PORTLAND, OR--(Marketwire - Mar 28, 2013) - On the heels of legislative hearings held last week, two more industry associations have added their names to a coalition of business groups opposing Senate Bill 488, a piece of legislation which, if passed, would effectively implement an unnecessary, costly and likely unconstitutional "low-carbon fuel standard" (LCFS) in Oregon.
The Oregon Refuse & Recycling Association and the Oregon Dairy Farmers Association have both joined Oregonians for Sound Fuel Policy.
"The ODFA opposes SB 488 as we have significant concerns about its effect on fuel and feed prices," said Roger Beyer, the organization's president. "The ODFA has experienced a rapid increase in feed prices at the same time the price for our products has dropped. Dairy farmers are not able to offset this economic dilemma with higher prices. We believe in allowing natural market forces to work, not government mandates."
In a scathing editorial blasting the Low Carbon Fuel Standard, The Oregonian editorial board wrote that:
Supporters of the low-carbon fuel standard, including representatives of the DEQ and the governor's office, insist doggedly that consumers will be shielded from program-related spikes in fuel costs. But if the protection mechanism the state adopts is anything like the mechanism described in DEQ's 2011 report, it will be complex, slow moving and likely to do little, if anything, to protect Oregonians. In other words, it will be nothing more than a bureaucratic fig leaf. And a small one at that.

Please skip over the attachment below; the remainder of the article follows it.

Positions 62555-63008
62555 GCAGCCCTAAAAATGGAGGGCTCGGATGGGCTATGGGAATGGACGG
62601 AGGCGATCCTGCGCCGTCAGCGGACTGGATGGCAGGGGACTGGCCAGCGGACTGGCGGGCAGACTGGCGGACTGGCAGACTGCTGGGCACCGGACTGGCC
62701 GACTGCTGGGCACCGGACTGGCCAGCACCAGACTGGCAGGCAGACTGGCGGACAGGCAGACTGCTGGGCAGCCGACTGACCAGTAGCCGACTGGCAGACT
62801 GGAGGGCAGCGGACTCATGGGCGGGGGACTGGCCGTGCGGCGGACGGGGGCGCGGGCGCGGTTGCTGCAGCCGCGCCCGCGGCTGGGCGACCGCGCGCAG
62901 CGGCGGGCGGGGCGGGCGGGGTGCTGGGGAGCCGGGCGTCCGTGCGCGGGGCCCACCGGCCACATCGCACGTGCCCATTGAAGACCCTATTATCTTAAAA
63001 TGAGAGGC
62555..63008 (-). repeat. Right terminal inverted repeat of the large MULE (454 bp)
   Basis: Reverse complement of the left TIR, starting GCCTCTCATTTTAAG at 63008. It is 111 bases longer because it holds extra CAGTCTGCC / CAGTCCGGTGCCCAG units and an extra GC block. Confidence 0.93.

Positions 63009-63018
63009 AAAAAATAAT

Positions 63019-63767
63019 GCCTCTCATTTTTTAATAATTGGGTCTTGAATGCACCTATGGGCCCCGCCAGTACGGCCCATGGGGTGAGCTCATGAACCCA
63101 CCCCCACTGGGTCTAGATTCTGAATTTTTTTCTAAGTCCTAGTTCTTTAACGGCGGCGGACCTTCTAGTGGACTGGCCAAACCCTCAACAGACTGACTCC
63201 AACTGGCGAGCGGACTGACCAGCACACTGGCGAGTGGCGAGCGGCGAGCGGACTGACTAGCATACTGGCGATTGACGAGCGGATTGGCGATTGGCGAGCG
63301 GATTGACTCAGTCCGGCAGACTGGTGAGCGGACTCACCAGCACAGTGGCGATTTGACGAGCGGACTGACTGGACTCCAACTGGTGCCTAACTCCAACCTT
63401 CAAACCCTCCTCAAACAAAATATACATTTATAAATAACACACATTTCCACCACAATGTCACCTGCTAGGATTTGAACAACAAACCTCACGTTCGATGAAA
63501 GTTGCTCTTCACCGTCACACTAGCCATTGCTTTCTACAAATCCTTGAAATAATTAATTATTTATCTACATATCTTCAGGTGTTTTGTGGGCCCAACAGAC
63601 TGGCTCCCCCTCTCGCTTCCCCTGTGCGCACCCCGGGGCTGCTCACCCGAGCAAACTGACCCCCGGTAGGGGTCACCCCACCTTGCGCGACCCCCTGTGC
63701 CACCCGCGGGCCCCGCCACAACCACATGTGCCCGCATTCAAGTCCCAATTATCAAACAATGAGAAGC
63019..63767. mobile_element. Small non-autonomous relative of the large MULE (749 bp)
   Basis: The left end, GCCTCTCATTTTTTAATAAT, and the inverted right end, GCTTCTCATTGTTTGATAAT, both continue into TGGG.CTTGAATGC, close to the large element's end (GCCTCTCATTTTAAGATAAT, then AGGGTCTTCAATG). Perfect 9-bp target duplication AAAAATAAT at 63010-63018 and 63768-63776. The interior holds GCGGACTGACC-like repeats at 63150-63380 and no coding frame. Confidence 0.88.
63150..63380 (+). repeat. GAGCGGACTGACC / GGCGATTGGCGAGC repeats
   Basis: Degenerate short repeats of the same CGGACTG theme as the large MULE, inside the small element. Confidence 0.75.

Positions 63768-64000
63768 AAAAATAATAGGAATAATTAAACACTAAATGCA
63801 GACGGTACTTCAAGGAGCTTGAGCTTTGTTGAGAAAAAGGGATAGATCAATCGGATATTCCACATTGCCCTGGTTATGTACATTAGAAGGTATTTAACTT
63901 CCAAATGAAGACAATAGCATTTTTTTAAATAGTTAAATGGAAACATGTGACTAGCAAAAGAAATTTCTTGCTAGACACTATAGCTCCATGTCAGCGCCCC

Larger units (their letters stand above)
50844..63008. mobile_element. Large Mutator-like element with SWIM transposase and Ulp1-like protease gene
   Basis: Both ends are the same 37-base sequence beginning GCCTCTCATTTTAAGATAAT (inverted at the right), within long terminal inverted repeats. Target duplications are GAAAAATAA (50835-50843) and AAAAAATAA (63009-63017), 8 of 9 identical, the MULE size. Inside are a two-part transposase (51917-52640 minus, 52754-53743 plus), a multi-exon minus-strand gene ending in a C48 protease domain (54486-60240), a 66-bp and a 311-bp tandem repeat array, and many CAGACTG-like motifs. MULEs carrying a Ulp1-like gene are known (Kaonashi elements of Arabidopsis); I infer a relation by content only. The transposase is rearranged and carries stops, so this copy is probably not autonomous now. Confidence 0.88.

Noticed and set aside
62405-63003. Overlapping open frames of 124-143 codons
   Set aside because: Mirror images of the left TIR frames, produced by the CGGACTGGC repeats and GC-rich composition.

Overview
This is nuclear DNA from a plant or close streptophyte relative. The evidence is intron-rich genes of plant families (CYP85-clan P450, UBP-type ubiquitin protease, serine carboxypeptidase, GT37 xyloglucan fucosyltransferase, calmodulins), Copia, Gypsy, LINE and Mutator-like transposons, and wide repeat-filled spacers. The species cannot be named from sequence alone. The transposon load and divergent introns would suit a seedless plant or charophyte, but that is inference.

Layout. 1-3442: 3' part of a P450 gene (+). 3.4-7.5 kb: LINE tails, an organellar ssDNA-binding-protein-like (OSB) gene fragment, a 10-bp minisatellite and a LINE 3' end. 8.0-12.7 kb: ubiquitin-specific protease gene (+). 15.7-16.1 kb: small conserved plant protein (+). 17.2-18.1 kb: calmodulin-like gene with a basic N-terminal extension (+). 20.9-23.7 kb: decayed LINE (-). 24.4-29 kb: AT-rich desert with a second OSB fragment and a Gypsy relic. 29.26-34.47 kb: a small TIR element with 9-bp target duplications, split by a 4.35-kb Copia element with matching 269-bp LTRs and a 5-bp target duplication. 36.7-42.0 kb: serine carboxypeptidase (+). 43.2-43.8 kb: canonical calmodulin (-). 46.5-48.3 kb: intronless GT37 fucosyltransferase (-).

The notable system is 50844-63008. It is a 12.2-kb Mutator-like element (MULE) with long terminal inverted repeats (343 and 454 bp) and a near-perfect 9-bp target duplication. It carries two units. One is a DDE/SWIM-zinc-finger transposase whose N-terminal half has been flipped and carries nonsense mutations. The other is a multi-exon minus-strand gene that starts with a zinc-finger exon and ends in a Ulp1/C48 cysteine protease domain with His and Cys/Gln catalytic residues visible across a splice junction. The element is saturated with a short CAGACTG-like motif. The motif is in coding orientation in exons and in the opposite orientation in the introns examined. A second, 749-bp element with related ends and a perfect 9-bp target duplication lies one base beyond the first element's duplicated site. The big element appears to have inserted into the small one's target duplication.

The addition of ORRA and ODFA to an already broad-based coalition shows the level of concern felt by small businesses, especially those working in or serving rural Oregon.
"ORRA and its members are committed to continued support for programs that provide incentives to convert fleets to cleaner technologies and create improved access to an alternative fuel infrastructure, but we cannot support SB 488 as a method to get Oregon there," said Mike Leichner, President, Oregon Refuse and Recycling Association (ORRA). "Our members are concerned about inadequate fuel supplies and the feasibility of cost control measures (like the 'off ramp' provisions), and how those factors will increase fuel prices -- which, in turn, could significantly increase the cost of service to our customers."
In addition to the two new member organizations, other OSFP members include: Oregon Farm Bureau, Oregon Trucking Associations, Associated General Contractors, Associated Oregon Industries, Portland Business Alliance, Oregon Petroleum Association, Oregon People's Utility District Association, Associated Oregon Loggers, Oregon Metals Industry Council, Oregon Concrete and Aggregate Producers Association and more.
To read more, visit www.oregonfuelpolicy.com